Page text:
Russian Trolls Spread QAnon Conspiracy Theory

QAnon, Pizzagate, and other conspiracy theories were spread by an army of Russian trolls, according to an analysis of nearly three million tweets.

We are past the era of post-truth, and “what is dawning now is something even more extreme” is how the Economist began piercing holes in the viral, uniquely bizarre QAnon conspiracy theory.

The concept of Q (a person or persons who claim to be an important official in the United States government with Q-level clearance) has transcended the cesspits of 4chan, pouring into the streets and creating a parallel virtual universe in which Donald Trump is saving the world from the pedophile deep state cabal of bankers and globalists.

According to BuzzFeed News, Q has an army of Russian trolls to thank for managing to penetrate the mainstream of the American collective consciousness.

Long after Donald Trump’s surprise victory, Russian trolls continued to promote conspiracy theories on social media, BuzzFeed News‘ analysis of nearly 3 million tweets published in an online archive shows.

The troll army promoted a host of conspiracy theories, from Pizzagate, over Barack Obama’s birth certificate, to QAnon. At least one of the accounts, according to the analysis, aggressively pushed the QAnon conspiracy theory less than two weeks after the first “Q” 4chan post, effectively elevating the theory from 4chan into the mainstream, via Twitter.

The account, @CovfefeNationUS, posed as a Trump supporter, and posted about 800 QAnon-themed messages over the course of a month, often using hashtags like #thestorm and #followthewhiterabbit. The account went dark on December 10, 2017.

Professors Darren Linvill and Patrick Warren of Clemson University in South Carolina, who recently published a similar analysis, told BuzzFeed News that conspiracy theories “go hand-in-hand with extremism,” but sowing discord is the endgame.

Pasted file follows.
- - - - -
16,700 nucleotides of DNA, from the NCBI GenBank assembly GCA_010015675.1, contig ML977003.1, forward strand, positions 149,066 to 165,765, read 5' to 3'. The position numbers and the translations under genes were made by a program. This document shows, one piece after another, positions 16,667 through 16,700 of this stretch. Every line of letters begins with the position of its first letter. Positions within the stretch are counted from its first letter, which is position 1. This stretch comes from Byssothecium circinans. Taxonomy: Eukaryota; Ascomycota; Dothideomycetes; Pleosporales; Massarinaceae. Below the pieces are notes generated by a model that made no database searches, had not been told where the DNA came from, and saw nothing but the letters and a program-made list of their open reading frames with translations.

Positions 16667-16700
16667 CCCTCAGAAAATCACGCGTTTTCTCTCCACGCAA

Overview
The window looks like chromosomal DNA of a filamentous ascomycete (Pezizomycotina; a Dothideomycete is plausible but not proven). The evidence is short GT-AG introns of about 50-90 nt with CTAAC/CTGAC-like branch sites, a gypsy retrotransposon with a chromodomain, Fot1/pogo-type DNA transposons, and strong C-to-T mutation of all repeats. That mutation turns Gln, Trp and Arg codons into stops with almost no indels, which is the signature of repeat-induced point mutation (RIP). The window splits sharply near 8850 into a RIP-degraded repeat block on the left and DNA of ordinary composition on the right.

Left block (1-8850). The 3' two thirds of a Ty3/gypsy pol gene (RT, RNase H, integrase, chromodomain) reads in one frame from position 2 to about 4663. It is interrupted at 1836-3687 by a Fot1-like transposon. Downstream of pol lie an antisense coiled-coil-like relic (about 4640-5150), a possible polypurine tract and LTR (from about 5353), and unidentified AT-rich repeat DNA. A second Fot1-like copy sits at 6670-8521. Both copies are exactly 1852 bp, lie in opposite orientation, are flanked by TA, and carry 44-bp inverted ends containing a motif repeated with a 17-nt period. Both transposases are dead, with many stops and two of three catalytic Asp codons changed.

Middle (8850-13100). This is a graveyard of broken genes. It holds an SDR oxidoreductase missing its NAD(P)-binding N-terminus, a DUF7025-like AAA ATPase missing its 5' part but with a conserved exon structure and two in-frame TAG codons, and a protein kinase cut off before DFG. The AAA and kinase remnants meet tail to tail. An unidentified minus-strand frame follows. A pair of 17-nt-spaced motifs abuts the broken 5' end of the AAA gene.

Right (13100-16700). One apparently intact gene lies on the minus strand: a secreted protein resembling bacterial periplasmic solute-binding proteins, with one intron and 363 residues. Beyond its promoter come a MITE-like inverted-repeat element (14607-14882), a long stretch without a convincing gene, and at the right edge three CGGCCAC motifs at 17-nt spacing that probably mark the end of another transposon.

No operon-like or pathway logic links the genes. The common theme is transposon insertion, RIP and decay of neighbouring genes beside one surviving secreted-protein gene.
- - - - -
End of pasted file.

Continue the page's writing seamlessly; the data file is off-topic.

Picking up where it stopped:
“At the deepest level, the goal is to make our political differences and debates seem more extreme and insoluble than they really are. If they could make this about QAnon against Black Lives Matter, then they win.”

In a piece for NBC News, social and organizational psychologist Jan-Willem van Prooijen explained why “seemingly sane” individuals believe in bizarre conspiracy theories like QAnon. According to van Prooijen, while not novel or purely psychological, conspiracy beliefs such as QAnon are driven by three main psychological motivators.

  • Tendency to believe conspiracy theories: The belief in a different conspiracy theory is the single best predictor of conspiracy thinking. Meaning, those who believe in other conspiracy theories, are more likely to fall for the QAnon conspiracy theory.
  • Refusal to recognize the role of chance: Conspiracy theories reinforce the belief that nothing happens by coincidence.
  • Feelings of uncertainty, anxiety: These emotions are a a psychological warning signal of sorts, and help people make sense of what frightens them.

The analyzed tweets were linked to the Kremlin-backed Internet Research Agency (IRA). Based in Saint Petersburg, the agency is infamous for meddling in the 2016 election.

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